I was talking with a pal in social services yesterday about Worcester’s panhandler problem. Let’s call my pal “Ann.” Well, Ann has been working with the city’s poor for decades and has a ton of insight. She is familiar with the struggles of so many city families. She has, over the years, seen it all, and she is half heart, half tough street smarts. While always there to help folks she also knows when she is being conned. Yup, some needy folks, especially heroin addicts, cocaine addicts, can be the biggest liars. Their addiction, so intense and powerful, makes them that way. Businesses, families, condos, etc are lost to drug addiction. Alcohol is also powerfully addictive, for some folks, some bodies, some minds.

Ann told me yesterday that by the time an alcoholic or drug addict has found himself or herself on a street corner begging for money, they have pretty much lost everything. You can’t tumble much lower.

When asked how the city’s push card campaign was gonna fly withthey majority of our city panhandlers, Ann gave me a knowing, world weary look.

Giving a person a card with a phone number ain’t gonna cut it. In fact, the city’s strategy is laughable: Drug addiction can take years to beat, with numerous stays at detox centers, numerous relapses, many moments of despair.

In short, Ann agreed with me that the city, like Boston, needs to hire homeless outreach workers, people who can actually counsel these folks, work with them over a period of weeks, months, maybe longer, if people are lucky enough to survive that long. Ann was direct when she said most addicts, hardcore junkies, alcoholics die. Drug addicts die from getting their bodies so sick or at the hands of a pusher. Drug dealers do not suffer dead beats gladly.

Ann went even further than I have, when it comes to dealing with the city’s panhandlers. She advocates sending out the outreach workers with serious resources, like the ability to get a person into a detox bed immediately, like the ability to help pay a person’s rent for a room, apartment. Beyond dropping them off at the Mustard Seed. Beyond driving them to a food pantry.

Ann told me some interesting stories yesterday, call them drug addicts I have known through the years. One story centered on a drug addict who kept getting dough from a good hearted priest, telling the padre that he needed the $50 to buy food for his family. Ann was visiting the priest when the junky was making his call. Ann knew he had a habit. What are you doing here he asked her. She said I could ask you the same question!

To cut to the chase, Ann told the priest not to give the guy money because he would only spend it on history addiction, not groceries. She went back and forth with the junky who tried to bs her but finally pulled up his long shirt sleeves to show Ann his needle tracks. It was a gesture both honest and heartbreaking.

Another drug abuser that Ann worked with: Years of the ups and downs of trying to stay off cocaine, losing his business, wife, home. Finally, he managed to beat back the demon – stayed straight for months!  He called Ann to tell her the great news … and to take her out to dinner.

To celebrate his sobriety. To thank her for staying after him all those years. Working the problem, not dismissing it. Or him.

Glad that Quinsigamond Community College is moving …

By Rosalie Tirella

… downtown. Students always make a city look/feel young. But let’s think beyond kids. And let’s look to Boston, the classic college city/oasis, as we redevelop our downtown. Boston is finally seeing some movement when it comes to redeveloping its Downtown Crossing, an old downtown hot spot, the place where Filenes used to be. This Boston icon was fun to visit in the 1980s when I would go into the city to visit my kid sister who lived there.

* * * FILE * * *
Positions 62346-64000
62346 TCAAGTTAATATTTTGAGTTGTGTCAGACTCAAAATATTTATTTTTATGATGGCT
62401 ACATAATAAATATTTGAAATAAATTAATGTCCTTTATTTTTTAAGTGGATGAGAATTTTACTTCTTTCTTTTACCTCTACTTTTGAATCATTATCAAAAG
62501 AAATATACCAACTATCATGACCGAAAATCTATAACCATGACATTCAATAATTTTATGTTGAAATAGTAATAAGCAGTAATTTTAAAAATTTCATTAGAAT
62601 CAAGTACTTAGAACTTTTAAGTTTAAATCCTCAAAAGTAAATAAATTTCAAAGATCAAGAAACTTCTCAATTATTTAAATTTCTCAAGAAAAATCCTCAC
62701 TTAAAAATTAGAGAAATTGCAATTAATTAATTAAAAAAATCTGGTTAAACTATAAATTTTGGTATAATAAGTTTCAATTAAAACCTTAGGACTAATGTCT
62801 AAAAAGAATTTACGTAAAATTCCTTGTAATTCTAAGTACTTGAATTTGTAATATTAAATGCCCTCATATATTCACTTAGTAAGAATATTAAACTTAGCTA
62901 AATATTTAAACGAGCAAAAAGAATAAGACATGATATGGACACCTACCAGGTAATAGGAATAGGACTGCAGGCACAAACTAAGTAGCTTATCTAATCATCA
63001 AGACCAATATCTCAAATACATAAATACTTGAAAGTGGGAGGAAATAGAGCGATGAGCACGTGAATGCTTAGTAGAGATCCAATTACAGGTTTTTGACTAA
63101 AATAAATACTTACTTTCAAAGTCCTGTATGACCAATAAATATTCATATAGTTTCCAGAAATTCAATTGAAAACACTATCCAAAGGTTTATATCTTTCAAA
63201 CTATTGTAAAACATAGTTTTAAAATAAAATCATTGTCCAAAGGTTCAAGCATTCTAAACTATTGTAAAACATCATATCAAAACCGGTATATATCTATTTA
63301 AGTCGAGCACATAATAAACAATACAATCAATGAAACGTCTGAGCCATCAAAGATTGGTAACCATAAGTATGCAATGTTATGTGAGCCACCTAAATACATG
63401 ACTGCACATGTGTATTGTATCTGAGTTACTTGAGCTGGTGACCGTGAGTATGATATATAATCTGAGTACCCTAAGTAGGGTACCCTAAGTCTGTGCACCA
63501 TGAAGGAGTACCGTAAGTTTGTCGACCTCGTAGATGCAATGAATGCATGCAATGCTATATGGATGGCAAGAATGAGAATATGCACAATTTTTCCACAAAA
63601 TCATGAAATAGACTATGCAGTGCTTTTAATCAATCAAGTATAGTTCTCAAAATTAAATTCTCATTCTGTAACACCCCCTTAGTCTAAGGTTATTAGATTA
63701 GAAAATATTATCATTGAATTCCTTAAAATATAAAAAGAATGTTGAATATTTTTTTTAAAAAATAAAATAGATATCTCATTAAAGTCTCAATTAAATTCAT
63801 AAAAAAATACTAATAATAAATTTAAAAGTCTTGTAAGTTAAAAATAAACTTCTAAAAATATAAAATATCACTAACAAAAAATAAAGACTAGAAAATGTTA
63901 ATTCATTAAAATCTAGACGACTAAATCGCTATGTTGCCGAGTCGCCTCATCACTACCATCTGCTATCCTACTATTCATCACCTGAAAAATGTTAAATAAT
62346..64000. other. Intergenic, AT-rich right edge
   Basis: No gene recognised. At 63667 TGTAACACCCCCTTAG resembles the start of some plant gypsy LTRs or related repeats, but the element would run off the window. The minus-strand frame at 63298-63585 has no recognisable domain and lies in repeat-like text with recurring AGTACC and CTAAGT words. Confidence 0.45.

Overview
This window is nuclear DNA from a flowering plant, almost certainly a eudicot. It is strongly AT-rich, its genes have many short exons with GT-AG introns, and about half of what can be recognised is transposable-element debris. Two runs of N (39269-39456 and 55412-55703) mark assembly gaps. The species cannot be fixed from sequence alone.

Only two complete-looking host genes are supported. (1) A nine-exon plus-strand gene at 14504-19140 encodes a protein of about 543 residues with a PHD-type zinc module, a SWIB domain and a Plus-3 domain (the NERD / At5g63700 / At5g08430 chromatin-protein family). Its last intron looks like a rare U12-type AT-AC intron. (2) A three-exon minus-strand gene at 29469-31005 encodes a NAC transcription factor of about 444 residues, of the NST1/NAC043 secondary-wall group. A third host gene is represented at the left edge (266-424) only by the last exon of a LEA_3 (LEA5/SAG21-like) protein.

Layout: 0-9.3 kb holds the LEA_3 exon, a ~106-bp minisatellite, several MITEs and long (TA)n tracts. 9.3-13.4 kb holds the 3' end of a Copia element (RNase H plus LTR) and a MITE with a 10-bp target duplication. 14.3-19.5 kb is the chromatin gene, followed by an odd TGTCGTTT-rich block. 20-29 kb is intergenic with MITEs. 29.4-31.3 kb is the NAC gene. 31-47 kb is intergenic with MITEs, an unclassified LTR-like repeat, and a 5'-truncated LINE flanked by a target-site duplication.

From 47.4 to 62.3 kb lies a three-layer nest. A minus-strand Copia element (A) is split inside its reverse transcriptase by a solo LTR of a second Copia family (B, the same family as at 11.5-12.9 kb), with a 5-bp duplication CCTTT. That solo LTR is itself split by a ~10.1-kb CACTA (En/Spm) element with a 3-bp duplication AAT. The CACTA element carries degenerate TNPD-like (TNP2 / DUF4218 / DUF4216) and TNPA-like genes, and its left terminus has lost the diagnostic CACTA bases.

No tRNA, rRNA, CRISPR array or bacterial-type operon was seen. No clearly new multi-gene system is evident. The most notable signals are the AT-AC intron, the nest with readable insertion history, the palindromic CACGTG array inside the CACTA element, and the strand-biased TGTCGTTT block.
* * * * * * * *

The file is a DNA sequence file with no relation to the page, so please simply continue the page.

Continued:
Back then Downtown Crossing was no Newbury Street, but it was a natural fit for a couple of Green Island girls! Basic stores, cheap eats, lots of working people. Nice vibe. Now there is a crater two stories deep where the old Filenes used to be. Redevelopment stalled, the building, now nicknamed THE HOLE, has reminded Bostonians just how tough these past few years have been on cities. A fight with the developer of the site lead the city of Boston to pull the building permits it had issued.

Well, today Filenes sings a different song. The site is back on track and, like Worcester officials, Boston’s movers and shakers are pushing for a lively mix of uses. Residences, offices, restaurants, etc. COOL POINT TO REMEMBER: the City of Boston is pressing for A SUPERMARKET TO BE BUILT AMIDST ALL THIS URBAN RENEWAL. The reason? Officials make perfect sense when they say, We want our new urban dwellers to be able to grocery shop. Right in their backyard. Literally.

Again, a Trader Joe’s would be perfect for the Worcester Public Library parking lot. The city says it’s going to be developed, like it ornot. This makes a lot of library patrons and downtownbiz folks mad because the lot IS USED, DOES SERVEA PURPOSE. Cheap parking. Easy, safeparking downtown.

These peeps must wake up! We’re a city on the move, not Oxford orthe Greendale Mall parking lot. Cities on the move are never car parking heavens or havens. It’s a bit of a battle, and it willcostyou somedough. Let’saccept and BE GRATEFUL FOR OURNEWURBAN REALITY.

So let’s do this intelligently. Screw the hockey rink. Get a sharp, cool supermarket in that parking lot so that new downtownresidentshave a place to shop for quality food at lower prices. Let’s copy Boston’s Downtown Crossing urban renewal blueprint. Let’s get a freaking Trader Joe’s at the librarylot. Great fornew folks, greatforourinner city families who so desperately need to have access to fresh produce and otherhealthy foods.